Anodising conditions in the production of the starting material for the process can vary but better quality transfer is obtained by using relatively high concentrations of sulphuric acid (e.g. 20 to 25%) and a temperature in the range of about 35 to 45 C., preferably 40 C., in the anodising bath. It is believed that the improved transfer under these conditions arises from the production of more open structure in the anodic film which results in more rapid uptake of the dyestuffs.

Generally, the rate of uptake of the dyestuffs is approximately proportional to the thickness of the anodic film up to anodic film thicknesses of 1 to 5 microns. Thereafter the thickness of the film appears to have little effect upon the dye transfer and accordingly we prefer to employ aluminium having an anodic film of 3 to 5 microns in thickness.

Various surfaces of the aluminium strip starting material can be employed to vary the final effect, e.g. by brushing to achieve a "satin" effect.

The term strip has been used throughout this specification to describe the aluminium starting material but this is not intended to place any limitation upon the thickness of the starting material. Sealing of the printed aluminium strip may be carried out in conventional manner, e.g. by immersion in a bath of water at a temperature close to boiling point e.g. 95 to 100 C. Preferably a sealing additive such as nickel acetate is included in the bath.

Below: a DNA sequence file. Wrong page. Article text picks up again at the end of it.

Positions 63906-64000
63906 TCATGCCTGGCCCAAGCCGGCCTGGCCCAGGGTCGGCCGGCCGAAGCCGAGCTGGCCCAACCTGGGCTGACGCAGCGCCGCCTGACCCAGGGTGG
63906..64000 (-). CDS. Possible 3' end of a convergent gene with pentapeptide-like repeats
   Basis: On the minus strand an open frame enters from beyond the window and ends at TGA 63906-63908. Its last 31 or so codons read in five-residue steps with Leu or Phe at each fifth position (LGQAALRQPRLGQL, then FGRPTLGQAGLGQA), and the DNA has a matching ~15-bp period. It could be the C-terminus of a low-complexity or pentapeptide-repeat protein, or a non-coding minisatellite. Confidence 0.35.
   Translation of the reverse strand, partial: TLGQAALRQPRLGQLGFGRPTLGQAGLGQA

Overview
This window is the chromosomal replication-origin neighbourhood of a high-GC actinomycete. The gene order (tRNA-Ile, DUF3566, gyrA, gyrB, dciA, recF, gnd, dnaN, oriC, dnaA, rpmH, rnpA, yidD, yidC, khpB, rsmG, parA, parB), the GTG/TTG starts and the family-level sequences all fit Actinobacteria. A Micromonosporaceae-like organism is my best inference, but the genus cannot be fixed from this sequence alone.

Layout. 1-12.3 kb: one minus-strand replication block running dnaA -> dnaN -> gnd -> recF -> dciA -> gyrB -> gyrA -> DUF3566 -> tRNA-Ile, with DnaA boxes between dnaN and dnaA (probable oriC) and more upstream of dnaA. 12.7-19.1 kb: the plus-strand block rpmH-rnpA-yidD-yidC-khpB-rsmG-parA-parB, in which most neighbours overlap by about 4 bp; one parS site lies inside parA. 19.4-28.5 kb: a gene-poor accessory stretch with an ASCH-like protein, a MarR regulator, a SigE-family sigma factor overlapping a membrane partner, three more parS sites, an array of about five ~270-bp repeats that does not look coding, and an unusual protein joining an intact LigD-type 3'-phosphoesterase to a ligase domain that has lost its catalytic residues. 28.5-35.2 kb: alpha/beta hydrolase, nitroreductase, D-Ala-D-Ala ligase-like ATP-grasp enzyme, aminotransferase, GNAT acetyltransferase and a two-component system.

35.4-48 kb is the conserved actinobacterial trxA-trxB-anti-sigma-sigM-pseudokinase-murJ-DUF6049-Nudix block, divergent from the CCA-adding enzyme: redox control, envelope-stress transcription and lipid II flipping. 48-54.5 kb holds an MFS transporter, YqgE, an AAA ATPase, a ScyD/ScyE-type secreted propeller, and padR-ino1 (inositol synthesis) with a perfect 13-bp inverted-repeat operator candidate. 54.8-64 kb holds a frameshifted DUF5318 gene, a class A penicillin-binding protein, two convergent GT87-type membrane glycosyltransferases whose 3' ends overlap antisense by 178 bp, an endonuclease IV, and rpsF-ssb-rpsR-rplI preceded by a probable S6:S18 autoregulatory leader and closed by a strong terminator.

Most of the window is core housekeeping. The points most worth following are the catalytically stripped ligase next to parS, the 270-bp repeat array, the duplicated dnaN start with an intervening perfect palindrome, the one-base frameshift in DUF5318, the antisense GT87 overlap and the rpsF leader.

Patent Citations
Cited PatentFiling datePublication dateApplicantTitle
US2501495 *May 4, 1946Mar 21, 1950IbmCopying process
US2503759 *Aug 16, 1947Apr 11, 1950Eastman Kodak CoEvaporography
US2594290 *Jan 29, 1947Apr 29, 1952Chavannes Ind Syntheties IncApparatus for applying designs to plastic sheetlike materials
US2683113 *Jan 16, 1951Jul 6, 1954Gen Motors CorpMethod of finishing ice trays
US2812295 *Mar 22, 1955Nov 5, 1957Gen Motors CorpMethod of finishing metal surfaces
US2824828 *May 12, 1955Feb 25, 1958Ohio Commw Eng CoColored glass fibers and method of producing the same
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Non-Patent Citations
Reference